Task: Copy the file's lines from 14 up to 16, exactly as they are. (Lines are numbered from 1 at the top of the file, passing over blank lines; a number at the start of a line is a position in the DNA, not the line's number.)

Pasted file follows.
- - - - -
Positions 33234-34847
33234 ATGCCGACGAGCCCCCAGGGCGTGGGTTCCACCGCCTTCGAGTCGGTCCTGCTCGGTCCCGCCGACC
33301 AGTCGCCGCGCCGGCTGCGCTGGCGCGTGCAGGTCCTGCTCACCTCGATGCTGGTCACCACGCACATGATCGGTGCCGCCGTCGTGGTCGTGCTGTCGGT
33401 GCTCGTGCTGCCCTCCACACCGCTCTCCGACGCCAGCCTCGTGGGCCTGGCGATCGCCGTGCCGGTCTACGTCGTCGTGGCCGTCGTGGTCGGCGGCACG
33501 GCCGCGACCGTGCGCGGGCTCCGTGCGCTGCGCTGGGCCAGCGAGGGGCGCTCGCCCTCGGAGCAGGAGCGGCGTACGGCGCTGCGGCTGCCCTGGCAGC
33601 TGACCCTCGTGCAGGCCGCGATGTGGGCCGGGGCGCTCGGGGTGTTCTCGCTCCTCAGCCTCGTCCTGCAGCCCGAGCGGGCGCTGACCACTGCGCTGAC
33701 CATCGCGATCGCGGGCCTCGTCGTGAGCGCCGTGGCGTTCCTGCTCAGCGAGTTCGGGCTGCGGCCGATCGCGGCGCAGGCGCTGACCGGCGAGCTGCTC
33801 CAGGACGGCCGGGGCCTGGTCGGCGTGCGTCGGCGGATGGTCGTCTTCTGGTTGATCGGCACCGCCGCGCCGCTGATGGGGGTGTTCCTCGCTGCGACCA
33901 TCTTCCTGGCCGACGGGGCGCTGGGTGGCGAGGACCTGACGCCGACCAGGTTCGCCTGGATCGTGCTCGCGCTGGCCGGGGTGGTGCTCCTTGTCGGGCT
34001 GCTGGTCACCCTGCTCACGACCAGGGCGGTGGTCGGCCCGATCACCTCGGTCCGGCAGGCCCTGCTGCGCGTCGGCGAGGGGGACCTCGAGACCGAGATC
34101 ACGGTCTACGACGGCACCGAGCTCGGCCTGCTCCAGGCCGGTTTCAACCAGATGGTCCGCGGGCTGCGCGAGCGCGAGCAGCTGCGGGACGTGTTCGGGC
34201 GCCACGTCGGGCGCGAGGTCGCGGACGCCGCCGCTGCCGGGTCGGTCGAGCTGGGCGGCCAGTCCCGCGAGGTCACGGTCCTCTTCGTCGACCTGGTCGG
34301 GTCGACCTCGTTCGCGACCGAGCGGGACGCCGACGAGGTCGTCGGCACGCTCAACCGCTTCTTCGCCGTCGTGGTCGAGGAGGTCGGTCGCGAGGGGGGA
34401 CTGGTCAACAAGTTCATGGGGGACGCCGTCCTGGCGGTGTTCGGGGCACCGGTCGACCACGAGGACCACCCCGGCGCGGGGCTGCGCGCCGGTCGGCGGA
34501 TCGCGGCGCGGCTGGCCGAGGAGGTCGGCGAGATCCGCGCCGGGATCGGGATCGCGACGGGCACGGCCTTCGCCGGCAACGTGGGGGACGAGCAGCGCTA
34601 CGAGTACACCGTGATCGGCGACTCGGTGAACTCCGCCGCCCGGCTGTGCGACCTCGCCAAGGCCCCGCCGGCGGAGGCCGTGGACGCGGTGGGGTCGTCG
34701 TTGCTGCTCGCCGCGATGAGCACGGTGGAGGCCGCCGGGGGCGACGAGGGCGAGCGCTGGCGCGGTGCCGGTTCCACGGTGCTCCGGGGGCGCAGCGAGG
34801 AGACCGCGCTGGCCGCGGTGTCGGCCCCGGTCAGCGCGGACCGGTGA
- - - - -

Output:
34401 CTGGTCAACAAGTTCATGGGGGACGCCGTCCTGGCGGTGTTCGGGGCACCGGTCGACCACGAGGACCACCCCGGCGCGGGGCTGCGCGCCGGTCGGCGGA
34501 TCGCGGCGCGGCTGGCCGAGGAGGTCGGCGAGATCCGCGCCGGGATCGGGATCGCGACGGGCACGGCCTTCGCCGGCAACGTGGGGGACGAGCAGCGCTA
34601 CGAGTACACCGTGATCGGCGACTCGGTGAACTCCGCCGCCCGGCTGTGCGACCTCGCCAAGGCCCCGCCGGCGGAGGCCGTGGACGCGGTGGGGTCGTCG